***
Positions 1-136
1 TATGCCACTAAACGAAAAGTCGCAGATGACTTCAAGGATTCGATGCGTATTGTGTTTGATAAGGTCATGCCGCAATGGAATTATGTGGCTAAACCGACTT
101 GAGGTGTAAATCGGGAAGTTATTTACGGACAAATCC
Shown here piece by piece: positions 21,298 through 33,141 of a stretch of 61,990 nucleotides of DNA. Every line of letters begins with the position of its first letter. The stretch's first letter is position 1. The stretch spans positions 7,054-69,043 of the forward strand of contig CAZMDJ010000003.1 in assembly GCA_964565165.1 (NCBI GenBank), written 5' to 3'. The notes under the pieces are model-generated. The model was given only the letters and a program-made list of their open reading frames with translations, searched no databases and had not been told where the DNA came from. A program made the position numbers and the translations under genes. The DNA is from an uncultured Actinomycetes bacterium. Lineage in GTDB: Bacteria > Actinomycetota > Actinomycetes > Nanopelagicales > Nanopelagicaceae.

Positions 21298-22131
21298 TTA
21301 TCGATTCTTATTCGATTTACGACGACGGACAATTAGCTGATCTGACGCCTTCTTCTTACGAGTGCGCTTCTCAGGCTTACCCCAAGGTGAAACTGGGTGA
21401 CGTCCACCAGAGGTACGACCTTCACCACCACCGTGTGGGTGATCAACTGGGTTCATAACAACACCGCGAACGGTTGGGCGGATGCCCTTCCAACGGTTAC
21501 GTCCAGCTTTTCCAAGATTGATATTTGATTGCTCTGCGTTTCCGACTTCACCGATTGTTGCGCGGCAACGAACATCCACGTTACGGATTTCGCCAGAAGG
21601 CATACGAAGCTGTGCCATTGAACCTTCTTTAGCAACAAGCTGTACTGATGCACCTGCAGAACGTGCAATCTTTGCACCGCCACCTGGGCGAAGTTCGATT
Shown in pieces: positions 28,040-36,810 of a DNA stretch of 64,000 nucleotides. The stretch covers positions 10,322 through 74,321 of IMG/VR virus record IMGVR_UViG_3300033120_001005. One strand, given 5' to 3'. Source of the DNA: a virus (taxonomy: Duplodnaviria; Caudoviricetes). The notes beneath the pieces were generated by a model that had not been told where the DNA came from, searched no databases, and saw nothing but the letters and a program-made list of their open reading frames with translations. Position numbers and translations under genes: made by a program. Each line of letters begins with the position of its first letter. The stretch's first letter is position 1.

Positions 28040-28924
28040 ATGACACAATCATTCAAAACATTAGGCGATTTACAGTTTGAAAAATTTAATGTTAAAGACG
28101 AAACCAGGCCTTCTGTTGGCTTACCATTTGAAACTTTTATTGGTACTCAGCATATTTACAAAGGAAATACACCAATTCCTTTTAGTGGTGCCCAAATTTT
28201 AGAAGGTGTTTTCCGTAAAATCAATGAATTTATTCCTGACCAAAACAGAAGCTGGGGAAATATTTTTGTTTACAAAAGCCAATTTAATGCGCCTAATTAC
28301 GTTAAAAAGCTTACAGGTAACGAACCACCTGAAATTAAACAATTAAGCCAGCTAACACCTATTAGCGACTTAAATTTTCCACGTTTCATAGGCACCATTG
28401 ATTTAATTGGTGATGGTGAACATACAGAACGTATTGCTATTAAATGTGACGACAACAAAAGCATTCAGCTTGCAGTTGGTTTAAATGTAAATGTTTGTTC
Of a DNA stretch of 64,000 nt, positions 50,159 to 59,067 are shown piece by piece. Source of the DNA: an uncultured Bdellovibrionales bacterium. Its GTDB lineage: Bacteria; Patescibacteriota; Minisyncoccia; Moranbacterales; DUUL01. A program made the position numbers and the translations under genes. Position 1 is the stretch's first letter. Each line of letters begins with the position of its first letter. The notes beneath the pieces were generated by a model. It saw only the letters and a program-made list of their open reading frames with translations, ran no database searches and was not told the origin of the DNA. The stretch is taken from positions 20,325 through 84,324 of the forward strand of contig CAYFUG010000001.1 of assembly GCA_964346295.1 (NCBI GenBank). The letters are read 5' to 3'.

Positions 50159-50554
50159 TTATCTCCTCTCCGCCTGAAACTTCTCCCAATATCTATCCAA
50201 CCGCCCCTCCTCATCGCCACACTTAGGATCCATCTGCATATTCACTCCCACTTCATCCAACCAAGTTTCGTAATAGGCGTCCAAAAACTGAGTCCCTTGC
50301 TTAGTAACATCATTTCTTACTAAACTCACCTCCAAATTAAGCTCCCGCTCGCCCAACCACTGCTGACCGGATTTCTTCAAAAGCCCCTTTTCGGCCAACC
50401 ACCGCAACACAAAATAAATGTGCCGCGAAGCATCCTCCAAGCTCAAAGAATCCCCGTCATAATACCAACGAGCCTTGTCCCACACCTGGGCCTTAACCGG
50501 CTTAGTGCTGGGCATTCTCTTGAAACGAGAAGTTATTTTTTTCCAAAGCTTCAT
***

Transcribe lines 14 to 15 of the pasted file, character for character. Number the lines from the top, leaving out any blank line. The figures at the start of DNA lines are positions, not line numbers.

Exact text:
28101 AAACCAGGCCTTCTGTTGGCTTACCATTTGAAACTTTTATTGGTACTCAGCATATTTACAAAGGAAATACACCAATTCCTTTTAGTGGTGCCCAAATTTT
28201 AGAAGGTGTTTTCCGTAAAATCAATGAATTTATTCCTGACCAAAACAGAAGCTGGGGAAATATTTTTGTTTACAAAAGCCAATTTAATGCGCCTAATTAC